If you’re moving to a new house, you may be asking should we move our appliances? That depends on your needs and appliances, but most home sales in the US include the existing appliances for a variety of reasons. We look at the reason you might not want to move appliances, as well as couple reasons why you would.
Kitchens and laundry rooms are not standard, and neither are appliance widths and depths. Chances are good that it will be larger or smaller than the existing appliances. Whether they’re freestanding or drop-in models, even an extra inch would cause problems. If you do want to take your beloved six burner range with you, be sure to measure all of its dimensions (height, width, depth, etc) carefully, as well as the dimensions in your new space, to ensure it fits.
Even if it fits, kitchen and laundry appliances are usually large and heavy. The cost of moving an older model fridge or freezer may be more than the cost of replacing it. Newer models are usually more energy efficient than older models, so even if the cost of moving your refrigerator is less than a new fridge, you could be better off in the long run getting a more energy efficient model.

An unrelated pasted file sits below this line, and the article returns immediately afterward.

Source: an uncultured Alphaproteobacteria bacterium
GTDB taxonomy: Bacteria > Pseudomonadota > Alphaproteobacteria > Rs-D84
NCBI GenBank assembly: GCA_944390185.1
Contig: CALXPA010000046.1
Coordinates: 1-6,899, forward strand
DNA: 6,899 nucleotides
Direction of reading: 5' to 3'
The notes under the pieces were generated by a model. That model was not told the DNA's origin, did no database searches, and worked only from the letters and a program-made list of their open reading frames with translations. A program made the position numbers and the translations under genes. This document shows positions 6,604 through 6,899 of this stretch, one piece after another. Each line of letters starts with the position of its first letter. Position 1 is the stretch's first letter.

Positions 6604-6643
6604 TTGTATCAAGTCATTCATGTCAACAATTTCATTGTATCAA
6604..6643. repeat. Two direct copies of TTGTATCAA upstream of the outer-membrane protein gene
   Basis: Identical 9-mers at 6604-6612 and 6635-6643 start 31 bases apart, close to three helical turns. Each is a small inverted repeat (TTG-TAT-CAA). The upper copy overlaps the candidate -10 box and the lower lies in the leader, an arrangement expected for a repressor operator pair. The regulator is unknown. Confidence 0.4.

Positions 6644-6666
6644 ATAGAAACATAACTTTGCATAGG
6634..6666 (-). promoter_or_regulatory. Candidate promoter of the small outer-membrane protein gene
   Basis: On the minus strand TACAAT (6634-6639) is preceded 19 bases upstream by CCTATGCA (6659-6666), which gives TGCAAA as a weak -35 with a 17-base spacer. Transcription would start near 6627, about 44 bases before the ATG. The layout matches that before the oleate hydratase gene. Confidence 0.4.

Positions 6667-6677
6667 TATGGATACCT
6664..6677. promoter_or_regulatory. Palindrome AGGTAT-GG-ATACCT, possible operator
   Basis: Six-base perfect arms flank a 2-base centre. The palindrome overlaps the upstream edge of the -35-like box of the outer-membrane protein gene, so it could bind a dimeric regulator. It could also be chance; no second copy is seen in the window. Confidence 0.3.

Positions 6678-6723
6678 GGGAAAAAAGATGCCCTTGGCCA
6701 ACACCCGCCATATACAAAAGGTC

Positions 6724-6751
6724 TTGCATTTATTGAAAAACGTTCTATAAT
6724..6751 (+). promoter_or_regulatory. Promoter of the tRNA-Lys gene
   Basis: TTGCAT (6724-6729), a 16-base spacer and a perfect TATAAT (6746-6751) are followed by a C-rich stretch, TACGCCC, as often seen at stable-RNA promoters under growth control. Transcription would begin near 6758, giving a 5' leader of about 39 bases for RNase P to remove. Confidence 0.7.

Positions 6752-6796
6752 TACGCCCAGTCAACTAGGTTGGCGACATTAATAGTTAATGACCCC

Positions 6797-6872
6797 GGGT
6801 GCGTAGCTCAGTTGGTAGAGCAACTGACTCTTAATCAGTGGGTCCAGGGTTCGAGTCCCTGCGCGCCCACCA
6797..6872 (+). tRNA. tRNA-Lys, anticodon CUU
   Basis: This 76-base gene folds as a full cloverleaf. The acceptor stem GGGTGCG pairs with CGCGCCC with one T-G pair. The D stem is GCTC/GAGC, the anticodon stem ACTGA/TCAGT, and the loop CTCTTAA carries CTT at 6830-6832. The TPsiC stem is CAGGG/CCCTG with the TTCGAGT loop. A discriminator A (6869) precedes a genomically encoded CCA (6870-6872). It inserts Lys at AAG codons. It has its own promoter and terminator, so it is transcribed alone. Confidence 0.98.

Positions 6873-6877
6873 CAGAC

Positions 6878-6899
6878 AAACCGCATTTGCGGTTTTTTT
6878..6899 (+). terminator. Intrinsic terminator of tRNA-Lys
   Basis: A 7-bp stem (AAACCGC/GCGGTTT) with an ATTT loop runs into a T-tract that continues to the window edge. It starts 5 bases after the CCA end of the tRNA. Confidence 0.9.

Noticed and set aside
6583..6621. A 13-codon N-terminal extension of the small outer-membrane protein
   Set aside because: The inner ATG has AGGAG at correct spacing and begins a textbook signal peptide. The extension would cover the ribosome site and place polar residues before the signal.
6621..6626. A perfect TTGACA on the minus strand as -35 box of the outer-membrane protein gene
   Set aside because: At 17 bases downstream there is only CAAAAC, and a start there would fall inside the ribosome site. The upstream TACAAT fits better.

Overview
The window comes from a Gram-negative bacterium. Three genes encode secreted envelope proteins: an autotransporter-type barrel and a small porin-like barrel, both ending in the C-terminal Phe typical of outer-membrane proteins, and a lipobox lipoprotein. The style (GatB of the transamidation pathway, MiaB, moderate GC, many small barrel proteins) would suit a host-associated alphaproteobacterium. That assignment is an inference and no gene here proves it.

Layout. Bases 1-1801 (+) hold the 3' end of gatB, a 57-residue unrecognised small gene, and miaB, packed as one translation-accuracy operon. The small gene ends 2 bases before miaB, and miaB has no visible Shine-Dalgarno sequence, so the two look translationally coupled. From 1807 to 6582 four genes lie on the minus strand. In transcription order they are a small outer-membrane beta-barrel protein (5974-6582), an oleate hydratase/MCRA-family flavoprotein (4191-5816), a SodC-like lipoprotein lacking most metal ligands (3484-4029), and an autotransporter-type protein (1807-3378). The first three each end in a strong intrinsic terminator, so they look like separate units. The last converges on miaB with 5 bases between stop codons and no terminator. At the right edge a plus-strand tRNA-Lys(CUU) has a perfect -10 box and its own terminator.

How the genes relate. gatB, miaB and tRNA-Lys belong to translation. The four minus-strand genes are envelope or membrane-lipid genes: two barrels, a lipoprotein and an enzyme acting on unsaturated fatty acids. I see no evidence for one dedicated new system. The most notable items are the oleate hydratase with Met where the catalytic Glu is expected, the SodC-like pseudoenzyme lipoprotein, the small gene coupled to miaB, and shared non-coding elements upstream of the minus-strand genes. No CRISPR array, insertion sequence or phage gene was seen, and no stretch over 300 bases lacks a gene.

Most people choose kitchen appliances to go with their kitchen décor. Sleek, stainless appliances might look awesome in your existing kitchen, but may not fit with your new kitchen’s country look. If you’re the type of person who prioritizes design and style, then moving your appliances may not be the right choice. However, if you have a professional chef’s range, or use rehabbed 1950s appliances for aesthetic reasons, then you will probably want to bring your appliances along for aesthetic reasons, rather than economic ones.If you’ve just updated your appliances, you’re moving a short to medium distance, and you know they’ll fit, then moving makes sense. Be sure to allow time to properly prepare appliances for moving, such as ensuring they are clean and dry.